by Cat Weber
We're resuming our Physio interview prep series with a Trauma & Orthopaedics question and answer, part of our Trauma & Orthopaedics preparation pack.
NB: Our questions and answers from the Physio interview preparation series are only examples serving as a guide; and depending on the type of job, the place of work, or the interview panel members, you might need to adapt and/or provide other elements in your answers. We hope they help you understand what the interviewers look for, and if you have any questions don't hesitate to leave them in the comment section. You can also grab your own copies of our interview preparation packs for dozens of other questions and answers explained.
You're seeing a 75-year-old lady day 1 post left hemi arthroplasty for a fractured neck of femur.
a) Talk through your initial assessment
You would preferably want your first assessment to be joint with an OT so you can both get a good picture of the patient and start the discharge planning from that session. You may also need the other pair of hands from a manual handling point of view!
Check post-op notes are there any specific instructions you need to adhere to. Check the post-op X-Ray, are the surgeons happy with it?
Observations, how’s their blood pressure, would you want to get them up if the BP is already on the low side.
Check blood results, particularly haemoglobin levels – low Hb can cause people to feel very dizzy and may lead to a vasovagal type event. Ensure the doctors are aware if it is low and the patient is symptomatic as they may want to transfuse them.
What pain relief have they had already? If they are due some then ask the nurse for this to be administered about half an hour prior to your session.
What social history has already been gathered in the clerking? You will need to ask the patient or relative more detail, particularly previous mobility/function and their home setup.
Neuromuscular and range assessment in bed – this will give you a good indication of how much pain they’re in and also how well your functional assessment will go.
If the patient is in agony and is unable to bend their knee or straight leg raise then there is not much point continuing. It may be a good idea to ask for them to have more pain relief.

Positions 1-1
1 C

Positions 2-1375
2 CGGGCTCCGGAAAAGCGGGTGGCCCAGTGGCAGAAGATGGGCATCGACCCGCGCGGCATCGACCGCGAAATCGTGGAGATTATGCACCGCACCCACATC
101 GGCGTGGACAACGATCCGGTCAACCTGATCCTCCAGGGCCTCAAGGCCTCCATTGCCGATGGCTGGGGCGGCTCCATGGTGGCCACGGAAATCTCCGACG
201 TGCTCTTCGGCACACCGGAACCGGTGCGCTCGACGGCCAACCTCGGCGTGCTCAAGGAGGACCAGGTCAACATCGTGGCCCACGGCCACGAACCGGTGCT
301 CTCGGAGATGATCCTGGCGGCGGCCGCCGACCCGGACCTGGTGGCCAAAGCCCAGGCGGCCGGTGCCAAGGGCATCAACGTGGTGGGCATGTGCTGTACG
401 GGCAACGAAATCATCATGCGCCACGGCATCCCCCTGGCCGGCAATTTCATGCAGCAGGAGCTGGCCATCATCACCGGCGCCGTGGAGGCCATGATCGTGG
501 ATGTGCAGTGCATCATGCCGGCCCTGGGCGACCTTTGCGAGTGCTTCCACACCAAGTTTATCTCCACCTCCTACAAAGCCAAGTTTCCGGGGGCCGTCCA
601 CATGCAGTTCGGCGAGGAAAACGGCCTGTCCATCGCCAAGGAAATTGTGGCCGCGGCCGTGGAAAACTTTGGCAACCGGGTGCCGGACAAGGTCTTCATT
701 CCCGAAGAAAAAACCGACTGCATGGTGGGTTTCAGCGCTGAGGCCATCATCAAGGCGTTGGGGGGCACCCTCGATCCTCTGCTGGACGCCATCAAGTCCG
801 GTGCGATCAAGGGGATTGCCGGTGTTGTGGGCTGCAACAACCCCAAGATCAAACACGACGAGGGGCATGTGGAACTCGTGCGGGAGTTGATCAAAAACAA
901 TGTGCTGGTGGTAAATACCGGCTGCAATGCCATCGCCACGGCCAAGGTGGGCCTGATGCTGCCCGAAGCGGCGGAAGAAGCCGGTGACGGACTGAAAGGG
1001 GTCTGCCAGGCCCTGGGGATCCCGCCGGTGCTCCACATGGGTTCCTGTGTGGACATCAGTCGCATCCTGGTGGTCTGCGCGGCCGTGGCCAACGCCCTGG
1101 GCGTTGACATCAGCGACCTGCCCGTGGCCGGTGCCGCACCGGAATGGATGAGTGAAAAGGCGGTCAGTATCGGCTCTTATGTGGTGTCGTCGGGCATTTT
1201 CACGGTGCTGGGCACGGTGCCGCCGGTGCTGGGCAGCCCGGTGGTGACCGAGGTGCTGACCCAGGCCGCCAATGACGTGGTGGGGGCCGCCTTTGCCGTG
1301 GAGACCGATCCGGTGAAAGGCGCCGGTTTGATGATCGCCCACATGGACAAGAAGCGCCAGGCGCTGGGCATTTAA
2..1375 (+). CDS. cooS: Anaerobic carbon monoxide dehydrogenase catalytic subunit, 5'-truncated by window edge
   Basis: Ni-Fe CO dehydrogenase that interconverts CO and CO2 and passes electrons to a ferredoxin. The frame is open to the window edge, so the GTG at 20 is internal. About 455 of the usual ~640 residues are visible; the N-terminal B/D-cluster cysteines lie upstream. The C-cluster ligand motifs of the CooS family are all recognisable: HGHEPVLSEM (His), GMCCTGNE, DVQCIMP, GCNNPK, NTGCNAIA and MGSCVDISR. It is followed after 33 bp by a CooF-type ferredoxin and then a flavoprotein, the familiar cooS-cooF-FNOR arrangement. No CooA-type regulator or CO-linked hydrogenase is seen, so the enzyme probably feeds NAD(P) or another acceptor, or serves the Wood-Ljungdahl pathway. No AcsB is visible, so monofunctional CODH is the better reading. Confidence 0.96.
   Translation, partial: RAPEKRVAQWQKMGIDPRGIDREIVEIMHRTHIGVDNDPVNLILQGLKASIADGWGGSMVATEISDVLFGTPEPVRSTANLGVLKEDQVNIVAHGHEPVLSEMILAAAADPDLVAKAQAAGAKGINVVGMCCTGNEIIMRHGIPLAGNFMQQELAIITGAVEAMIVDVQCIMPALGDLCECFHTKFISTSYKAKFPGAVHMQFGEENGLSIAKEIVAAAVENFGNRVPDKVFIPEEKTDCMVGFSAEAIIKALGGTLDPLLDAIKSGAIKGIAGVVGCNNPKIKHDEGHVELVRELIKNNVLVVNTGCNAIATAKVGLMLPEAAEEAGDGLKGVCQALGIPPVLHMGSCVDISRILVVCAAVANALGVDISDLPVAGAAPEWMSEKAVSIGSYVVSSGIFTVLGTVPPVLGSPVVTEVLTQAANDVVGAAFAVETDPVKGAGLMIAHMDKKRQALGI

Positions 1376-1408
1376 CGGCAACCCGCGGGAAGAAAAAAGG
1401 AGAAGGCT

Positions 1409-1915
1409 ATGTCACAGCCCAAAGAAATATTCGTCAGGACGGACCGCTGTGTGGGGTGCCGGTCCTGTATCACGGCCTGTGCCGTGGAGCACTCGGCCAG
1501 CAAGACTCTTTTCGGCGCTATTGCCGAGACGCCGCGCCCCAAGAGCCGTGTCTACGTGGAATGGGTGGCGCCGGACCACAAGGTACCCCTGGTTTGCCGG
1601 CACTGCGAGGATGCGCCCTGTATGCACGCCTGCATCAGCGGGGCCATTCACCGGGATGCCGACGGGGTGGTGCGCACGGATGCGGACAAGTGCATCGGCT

If they have some good movement, power and pain is managed then progress to functional assessment. Transfer to edge of the bed and gauge ability to stand, transfer or mobilise.
NB: Make sure you include that you have considered hip precautions. Although there have been studies to suggest that complying to hip precautions makes no difference to dislocation rates most surgeons still want them adhered too. Here's a good article for you treating this, and you can also head over to Nikki’s blog article on this topic on our website.
b) You stand her up and she begins to look pale/clammy and reports dizziness what do you do?
To prevent further deterioration sit her down and assist her back to bed, call for help if required to ensure safe manual handling precautions are followed.
Check her observations is there a significant BP drop (>20mmHg systolic)? If so this is likely postural hypotension which could be due to many things such as anti-hypertensives working too well, dehydration, low Hb amongst other causes.
Offer her fluids.
Inform nurse and doctor – maybe medications need altering.
Document events in the patient’s notes, including all observation recordings taken.
In this scenario the interviewers will want to know that you will do all you can to ensure patient safety as well as your own.
Here we go, this should give you a good head start! Of course, you can talk in a bit more details about some parts, but hopefully this has given you some good pointers on what to expect from a typical T&O interview question and how to answer it. For more questions and answers don't forget to get a copy of our Trauma & Orthopaedics preparation pack. And lastly, remember the “SDS” rule:
- Always be Safe and risk assess
- Document everything
- Seek help when you need it.
Our T&O pack designed for newly-graduated physios or physios applying for band 5 / junior positions includes interview questions and answers, key articles and references and top tips for the job, amongst others. This is also useful for Band 6 physios going onto a Trauma & Orthopaedics rotation for the first time or who need a refresher.
6 interview preparation packs, for less.
Related blog post(s)
Qualified & Practising - 3 reasons to abolish hip precautions Nikki explores the evidence behind hip precautions and see by how much they actually do reduce the risk of dislocation.
About the author
Cat is a Senior Physiotherapist rotating within Trauma and Orthopaedics at one of London’s 4 Major Trauma Centres. Rotations include Major Trauma, Amputees, Elective and Trauma Orthopaedic wards. She is a member of the UK-Emergency Medical Team where she will use her acute trauma skills to assist the team should they be deployed to a natural disaster. You can read more about this in the blog featured on the QualifiedPhysio website. Cat has also been a guest speaker at QualifiedPhysio seminars talking about the Physiotherapist’s role in Major Trauma.